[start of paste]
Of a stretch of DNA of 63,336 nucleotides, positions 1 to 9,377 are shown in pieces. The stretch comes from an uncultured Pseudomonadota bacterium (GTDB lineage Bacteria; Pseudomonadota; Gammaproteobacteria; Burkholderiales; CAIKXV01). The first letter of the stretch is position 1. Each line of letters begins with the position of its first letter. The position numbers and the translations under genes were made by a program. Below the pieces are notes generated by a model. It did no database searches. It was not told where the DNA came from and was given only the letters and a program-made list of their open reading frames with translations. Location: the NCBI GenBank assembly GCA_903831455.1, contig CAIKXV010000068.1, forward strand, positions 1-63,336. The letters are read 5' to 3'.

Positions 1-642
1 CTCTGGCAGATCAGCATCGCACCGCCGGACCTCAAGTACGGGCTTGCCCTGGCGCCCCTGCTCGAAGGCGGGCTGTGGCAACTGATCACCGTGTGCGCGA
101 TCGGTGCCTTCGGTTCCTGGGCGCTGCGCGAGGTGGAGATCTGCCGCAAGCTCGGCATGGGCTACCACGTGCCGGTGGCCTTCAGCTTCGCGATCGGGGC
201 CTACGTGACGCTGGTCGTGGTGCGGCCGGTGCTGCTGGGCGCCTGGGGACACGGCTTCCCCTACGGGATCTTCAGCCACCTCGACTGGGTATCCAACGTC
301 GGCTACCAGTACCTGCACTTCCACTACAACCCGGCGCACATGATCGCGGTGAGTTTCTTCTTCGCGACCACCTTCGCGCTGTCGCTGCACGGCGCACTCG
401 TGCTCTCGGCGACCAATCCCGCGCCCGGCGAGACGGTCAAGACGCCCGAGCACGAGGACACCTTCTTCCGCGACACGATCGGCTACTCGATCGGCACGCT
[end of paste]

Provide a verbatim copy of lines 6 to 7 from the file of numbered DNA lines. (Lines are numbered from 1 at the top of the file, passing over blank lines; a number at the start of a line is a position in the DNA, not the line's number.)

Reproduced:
301 GGCTACCAGTACCTGCACTTCCACTACAACCCGGCGCACATGATCGCGGTGAGTTTCTTCTTCGCGACCACCTTCGCGCTGTCGCTGCACGGCGCACTCG
401 TGCTCTCGGCGACCAATCCCGCGCCCGGCGAGACGGTCAAGACGCCCGAGCACGAGGACACCTTCTTCCGCGACACGATCGGCTACTCGATCGGCACGCT